Fake encounters and the Indian state


There is little legitimacy for the kind of killings police and other security forces have been resorting to lately

All the gory details of the calculated murders of Sohrabbudin Sheikh, his wife Kausarbi and a police informer late last year in a fake encounter near Ahmedabad by a police party, comprising, among others, three IPS officers, are now in the public domain. While the shock and outrage felt by a concerned civil society at the gruesome event is understandable, the extent of support and approbation that Vanzara and his co-accused have received from several quarters, including some politicians, is somewhat difficult to readily accept.

Not that it is an altogether new development. Only a few years ago, similar approbatory affirmations greeted the Punjab police for their brutal handling of Sikh militancy. Indeed the Punjab police could not have employed the shockingly repressive measures in the centrally-ruled State unless its leadership was sure of full state backing.

A large segment of Indian society too approved of its tactics, despite its deeply tainted operational record of kidnappings, disappearances, extortions and brutal killings, which left thousands of Sikhs traumatised and disabled for life.

In fact, the Punjab police are believed to have refined the art and science of fake encounters to near perfection, right up to ferrying alleged terrorists from far off places in vehicles with fictitious number plates to home ground and then bumping them off.

If Vanzara and other such encounter specialists are found to have accumulated assets worth several crores, one has only to look around Chandigarh and its satellite towns to marvel at the mansions, farmhouses and holiday resorts that cropped up in the aftermath of Punjab militancy. Yet those nightmarish happenings in Punjab remain shrouded in a conspiracy of silence for obvious reasons, although they have become a veritable model for anti-terrorism and counter-terrorism strategies, spawning a culture of state terrorism and hard policing all over the country.

Dangerous trend

This is obviously a deeply flawed and dangerous trend. For, Indian law does not sanction the use of deadly force against alleged criminals of whatever category except when a member of the public is under an imminent threat of loss of life or serious injury from a criminal act and there is no other means available to the police to save his life.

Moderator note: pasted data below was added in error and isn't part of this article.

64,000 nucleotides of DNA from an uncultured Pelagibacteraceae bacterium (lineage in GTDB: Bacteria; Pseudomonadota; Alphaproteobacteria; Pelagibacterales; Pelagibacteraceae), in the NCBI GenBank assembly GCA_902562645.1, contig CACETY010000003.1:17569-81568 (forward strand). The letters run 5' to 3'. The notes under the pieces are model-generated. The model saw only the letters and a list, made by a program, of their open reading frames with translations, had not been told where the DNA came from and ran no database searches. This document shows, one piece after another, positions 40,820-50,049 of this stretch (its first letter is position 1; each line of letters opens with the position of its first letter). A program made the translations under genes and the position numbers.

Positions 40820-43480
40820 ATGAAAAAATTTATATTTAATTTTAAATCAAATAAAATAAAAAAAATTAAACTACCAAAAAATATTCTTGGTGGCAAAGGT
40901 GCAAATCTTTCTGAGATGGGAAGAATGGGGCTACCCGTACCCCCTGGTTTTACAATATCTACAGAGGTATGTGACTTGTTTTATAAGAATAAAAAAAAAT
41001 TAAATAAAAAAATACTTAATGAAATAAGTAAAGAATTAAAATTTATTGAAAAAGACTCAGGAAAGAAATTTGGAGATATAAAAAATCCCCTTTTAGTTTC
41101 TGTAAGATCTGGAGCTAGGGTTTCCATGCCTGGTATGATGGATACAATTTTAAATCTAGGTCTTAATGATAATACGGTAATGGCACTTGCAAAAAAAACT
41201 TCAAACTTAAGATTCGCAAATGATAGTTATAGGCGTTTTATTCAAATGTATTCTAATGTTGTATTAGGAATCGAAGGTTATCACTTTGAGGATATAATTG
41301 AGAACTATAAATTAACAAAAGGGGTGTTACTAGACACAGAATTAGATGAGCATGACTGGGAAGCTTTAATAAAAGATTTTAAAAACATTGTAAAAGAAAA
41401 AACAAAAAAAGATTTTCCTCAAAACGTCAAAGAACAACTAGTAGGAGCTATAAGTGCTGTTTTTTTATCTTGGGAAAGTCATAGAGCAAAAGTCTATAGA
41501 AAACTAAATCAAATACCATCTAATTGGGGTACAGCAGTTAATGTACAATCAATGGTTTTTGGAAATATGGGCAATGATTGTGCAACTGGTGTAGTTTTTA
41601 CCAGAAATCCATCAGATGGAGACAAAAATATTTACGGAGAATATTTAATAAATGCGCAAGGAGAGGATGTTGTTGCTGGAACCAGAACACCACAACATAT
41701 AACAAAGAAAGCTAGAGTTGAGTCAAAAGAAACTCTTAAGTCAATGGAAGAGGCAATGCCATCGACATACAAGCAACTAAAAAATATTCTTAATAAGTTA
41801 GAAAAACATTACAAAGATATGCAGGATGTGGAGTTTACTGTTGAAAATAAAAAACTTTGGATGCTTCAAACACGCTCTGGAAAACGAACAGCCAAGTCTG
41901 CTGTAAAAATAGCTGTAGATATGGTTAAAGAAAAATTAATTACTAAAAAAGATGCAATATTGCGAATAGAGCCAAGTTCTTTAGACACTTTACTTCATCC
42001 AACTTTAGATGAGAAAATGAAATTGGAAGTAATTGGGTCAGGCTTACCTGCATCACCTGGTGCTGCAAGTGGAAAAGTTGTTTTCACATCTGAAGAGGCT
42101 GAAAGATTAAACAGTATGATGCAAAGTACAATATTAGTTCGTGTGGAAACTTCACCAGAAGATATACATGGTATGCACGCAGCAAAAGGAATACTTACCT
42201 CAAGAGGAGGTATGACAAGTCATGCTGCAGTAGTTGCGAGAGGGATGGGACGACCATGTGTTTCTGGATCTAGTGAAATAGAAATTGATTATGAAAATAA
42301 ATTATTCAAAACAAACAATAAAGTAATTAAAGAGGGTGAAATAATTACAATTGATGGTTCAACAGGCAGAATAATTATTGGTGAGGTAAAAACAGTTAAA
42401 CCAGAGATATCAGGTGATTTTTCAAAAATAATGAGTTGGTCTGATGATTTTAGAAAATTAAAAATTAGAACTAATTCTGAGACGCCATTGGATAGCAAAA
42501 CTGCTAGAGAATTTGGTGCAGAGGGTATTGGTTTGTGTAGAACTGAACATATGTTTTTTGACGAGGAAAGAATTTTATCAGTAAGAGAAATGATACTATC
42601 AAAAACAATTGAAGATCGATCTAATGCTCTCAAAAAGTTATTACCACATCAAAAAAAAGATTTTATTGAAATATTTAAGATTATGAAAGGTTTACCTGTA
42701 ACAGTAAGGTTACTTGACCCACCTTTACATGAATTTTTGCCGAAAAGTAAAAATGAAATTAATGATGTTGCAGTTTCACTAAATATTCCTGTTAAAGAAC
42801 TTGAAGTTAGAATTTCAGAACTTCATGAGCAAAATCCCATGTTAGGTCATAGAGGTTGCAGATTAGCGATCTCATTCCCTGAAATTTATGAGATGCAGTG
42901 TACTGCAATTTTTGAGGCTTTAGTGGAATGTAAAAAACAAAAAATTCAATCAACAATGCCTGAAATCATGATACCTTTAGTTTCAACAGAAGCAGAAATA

This right of private defence is also available to a member of a police or security organisation, placed in a similar situation. Even then the law requires that adequate warning is given before using deadly force to neutralise the threat. There is thus little legitimacy or justification for the kind of encounter killings the police and other security forces have been resorting to lately all over the country.

Even then, cold-blooded acts of murder to deal with dacoit gangs, crime mafias, extremists and terrorists and faking the misdeeds as encounters have lately become a much-favoured strategy with South Asian police forces as our legal and judicial architecture remains rooted in mid-nineteenth century concepts and enactments and is frequently found wanting in delivering quick and effectual justice to cope with the current upsurge in militant and extremist violence.

What is more, South Asian political and bureaucratic establishments are not averse to promoting the belief that encounters, fake or otherwise, are an acceptable mode of combating terrorism, militancy, mafia crimes and other such organised and ruthless criminal activity. Encounter killings have, thus, not only acquired substantial acceptability among many otherwise fairly discerning members of our civil society, the so-called encounter experts are also greatly lionised in films and other media.

Most military and security top brass openly and many politicians secretly prescribe the same treatment for the growing Maoist insurgency. In the face of such demonstrated state support for extra judicial killings, is it any wonder that more and more policemen, including IPS officers, are inclined to short-circuit the due process and win medals and accolades in the bargain?

Unless substantive and sustainable corrective measures are taken urgently, the ability of our police to meet the myriad emerging challenges in a lawful manner will continue to deteriorate, leading soon to a collapse of the rule of law and civilised governance that form the bedrock of a modern, democratic and responsive polity. Are we prepared for that to happen?

( The writer is a former Director General of Police, Punjab)

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